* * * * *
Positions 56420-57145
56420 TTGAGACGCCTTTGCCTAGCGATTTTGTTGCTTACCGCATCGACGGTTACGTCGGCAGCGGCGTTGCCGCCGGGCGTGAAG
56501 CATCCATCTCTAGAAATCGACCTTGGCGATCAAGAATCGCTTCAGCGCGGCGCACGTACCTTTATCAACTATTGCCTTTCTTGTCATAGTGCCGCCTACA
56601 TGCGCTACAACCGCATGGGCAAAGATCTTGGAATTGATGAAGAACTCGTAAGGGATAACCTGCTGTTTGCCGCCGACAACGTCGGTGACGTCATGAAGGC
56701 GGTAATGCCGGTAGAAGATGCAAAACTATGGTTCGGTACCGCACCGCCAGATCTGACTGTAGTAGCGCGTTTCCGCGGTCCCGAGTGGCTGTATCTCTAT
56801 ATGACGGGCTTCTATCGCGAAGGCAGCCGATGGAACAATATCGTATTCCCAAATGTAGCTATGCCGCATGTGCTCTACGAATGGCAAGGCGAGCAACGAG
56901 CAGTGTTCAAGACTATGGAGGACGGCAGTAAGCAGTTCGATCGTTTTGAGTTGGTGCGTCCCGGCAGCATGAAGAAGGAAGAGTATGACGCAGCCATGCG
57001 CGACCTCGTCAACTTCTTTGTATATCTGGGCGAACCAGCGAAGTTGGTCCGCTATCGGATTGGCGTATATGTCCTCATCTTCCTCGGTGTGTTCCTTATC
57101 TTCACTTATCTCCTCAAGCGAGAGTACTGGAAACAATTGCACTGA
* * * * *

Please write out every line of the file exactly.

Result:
Positions 56420-57145
56420 TTGAGACGCCTTTGCCTAGCGATTTTGTTGCTTACCGCATCGACGGTTACGTCGGCAGCGGCGTTGCCGCCGGGCGTGAAG
56501 CATCCATCTCTAGAAATCGACCTTGGCGATCAAGAATCGCTTCAGCGCGGCGCACGTACCTTTATCAACTATTGCCTTTCTTGTCATAGTGCCGCCTACA
56601 TGCGCTACAACCGCATGGGCAAAGATCTTGGAATTGATGAAGAACTCGTAAGGGATAACCTGCTGTTTGCCGCCGACAACGTCGGTGACGTCATGAAGGC
56701 GGTAATGCCGGTAGAAGATGCAAAACTATGGTTCGGTACCGCACCGCCAGATCTGACTGTAGTAGCGCGTTTCCGCGGTCCCGAGTGGCTGTATCTCTAT
56801 ATGACGGGCTTCTATCGCGAAGGCAGCCGATGGAACAATATCGTATTCCCAAATGTAGCTATGCCGCATGTGCTCTACGAATGGCAAGGCGAGCAACGAG
56901 CAGTGTTCAAGACTATGGAGGACGGCAGTAAGCAGTTCGATCGTTTTGAGTTGGTGCGTCCCGGCAGCATGAAGAAGGAAGAGTATGACGCAGCCATGCG
57001 CGACCTCGTCAACTTCTTTGTATATCTGGGCGAACCAGCGAAGTTGGTCCGCTATCGGATTGGCGTATATGTCCTCATCTTCCTCGGTGTGTTCCTTATC
57101 TTCACTTATCTCCTCAAGCGAGAGTACTGGAAACAATTGCACTGA